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Palladium annealing


#1

OK, I have read about 4 of the articles in the Orchid Archives about
working with palladium and I have yet to find any mention of how to
cool it after annealing.

Each article reads: “after the palladium has cooled to room
temperature” with no mention of quenching. I am to assume it is just
left on the soldering block to slowly cool? Is it better to move it
off the platinum soldering block? Someone told me to quench it in
alcohol??? that can’t be right.

The 10-gauge round wire I have is so stiff, it is almost impossible
to bend it. I need to draw it down, but I cannot get it to anneal! It
is not responding in the same way as platinum does when I work it.
Help!

Nanz Aalund
www.nanzaalund.com


#2

This on annealing palladium from Stewart Grice of Hoover and Strong,
“When annealing TruPd quenching is not necessary, but is not
detrimental either.” Torch anneal: “Heat to orange yellow color 30
-60 seconds”

Regards, Keviin


#3

Anneal to dull red and then leave to cool to room temp, also stops
it from cracking.

Clive Ridley


#4

Hi Nanz,

for coloured golds one does actually quench in alcohol though it
seems to go against every instinct you may have about quenching ANY
metal…at least that’s what i thought when Harold (O’Connor) taught
me about alcohol and non-standard coloured gold alloys ( red orange,
olive green, blue, etc…even some yellow colors), however for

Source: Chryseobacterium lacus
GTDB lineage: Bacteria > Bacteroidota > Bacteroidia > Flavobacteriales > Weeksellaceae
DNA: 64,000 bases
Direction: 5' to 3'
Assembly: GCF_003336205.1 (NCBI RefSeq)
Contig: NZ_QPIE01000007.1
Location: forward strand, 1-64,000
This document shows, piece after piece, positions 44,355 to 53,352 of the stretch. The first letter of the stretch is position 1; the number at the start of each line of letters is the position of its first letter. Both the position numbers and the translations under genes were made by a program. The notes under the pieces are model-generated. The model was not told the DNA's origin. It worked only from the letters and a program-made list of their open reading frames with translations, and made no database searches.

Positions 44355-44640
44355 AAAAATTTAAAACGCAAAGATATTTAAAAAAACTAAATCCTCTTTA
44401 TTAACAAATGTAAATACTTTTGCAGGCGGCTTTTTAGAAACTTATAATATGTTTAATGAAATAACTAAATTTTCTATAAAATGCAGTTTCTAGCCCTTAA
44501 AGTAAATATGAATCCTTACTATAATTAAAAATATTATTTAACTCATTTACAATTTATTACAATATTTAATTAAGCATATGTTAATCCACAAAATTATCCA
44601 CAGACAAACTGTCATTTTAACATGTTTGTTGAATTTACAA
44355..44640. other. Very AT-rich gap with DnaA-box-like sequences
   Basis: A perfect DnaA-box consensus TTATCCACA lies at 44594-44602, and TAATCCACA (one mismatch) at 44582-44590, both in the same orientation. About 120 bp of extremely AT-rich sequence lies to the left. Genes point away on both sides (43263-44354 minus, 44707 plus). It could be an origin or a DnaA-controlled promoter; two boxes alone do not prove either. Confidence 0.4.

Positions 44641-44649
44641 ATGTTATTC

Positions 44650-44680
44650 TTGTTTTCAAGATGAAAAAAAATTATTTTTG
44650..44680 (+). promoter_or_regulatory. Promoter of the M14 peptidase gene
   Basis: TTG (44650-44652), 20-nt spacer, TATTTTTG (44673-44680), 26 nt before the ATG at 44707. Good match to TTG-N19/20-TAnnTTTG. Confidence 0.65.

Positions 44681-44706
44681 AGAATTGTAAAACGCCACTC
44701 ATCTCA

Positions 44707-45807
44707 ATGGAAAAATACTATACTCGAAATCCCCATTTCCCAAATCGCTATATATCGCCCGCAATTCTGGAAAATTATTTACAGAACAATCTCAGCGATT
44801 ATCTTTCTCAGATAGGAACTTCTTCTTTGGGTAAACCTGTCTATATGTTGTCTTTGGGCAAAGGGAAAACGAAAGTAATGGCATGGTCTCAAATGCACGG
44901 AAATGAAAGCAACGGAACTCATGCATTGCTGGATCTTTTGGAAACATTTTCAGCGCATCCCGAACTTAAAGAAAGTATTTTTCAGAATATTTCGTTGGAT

Palladium- barring Hoover’s True Pd, cool to cherry red or slightly
depending on whether it’s pure Pd or an alloy - it seems the rule of
thumb is the higher the pd the less actual cooling is necessary) then
water quench. For both Pt and white gold water is the quench, so
palladium being a platinum group metal would follow that water is to
be used…oil ONLY if trying to spring harden any material…that’s my
understanding of the topic…hope all is well at Pouring Rain!!..

rer


#5
For both Pt and white gold water is the quench, 

Can’t comment on Pt but for nickel white golds in my studio,
annealing, cooling to “black” heat and then quenching in denatured
alcohol is the way to go…

Andy


#6

For the three 950 Pd alloys (JM, H&S, DHF) I have used I water
quench at a red heat, never had any cracking from that treatment.

James Binnion
James Binnion Metal Arts


#7

Yes, Just worked with some DHF 14k pd white-I love that stuff. Water
quench at red is fine. BUT, I have not found that to be the case with
nickel whites. I quench at black in alcohol.

Works for me.


#8

To anneal palladium wires prior to shaping and forming, a high-heat
soldering block is used with a natural gas or propane and oxygen
torch. An oxidizing flame is used for annealing palladium wire. The
wire is evenly heated with the flame directed over the top. The
torch is moved slowly back and forth along the length of the wire,
being careful not to overheat them. The pieces are brought to a
bright orange color, briefly held at this temperature, and then
allowed to air cool.

Andy “The Tool Guy” Kroungold
Director Tool Sales & Technical Bench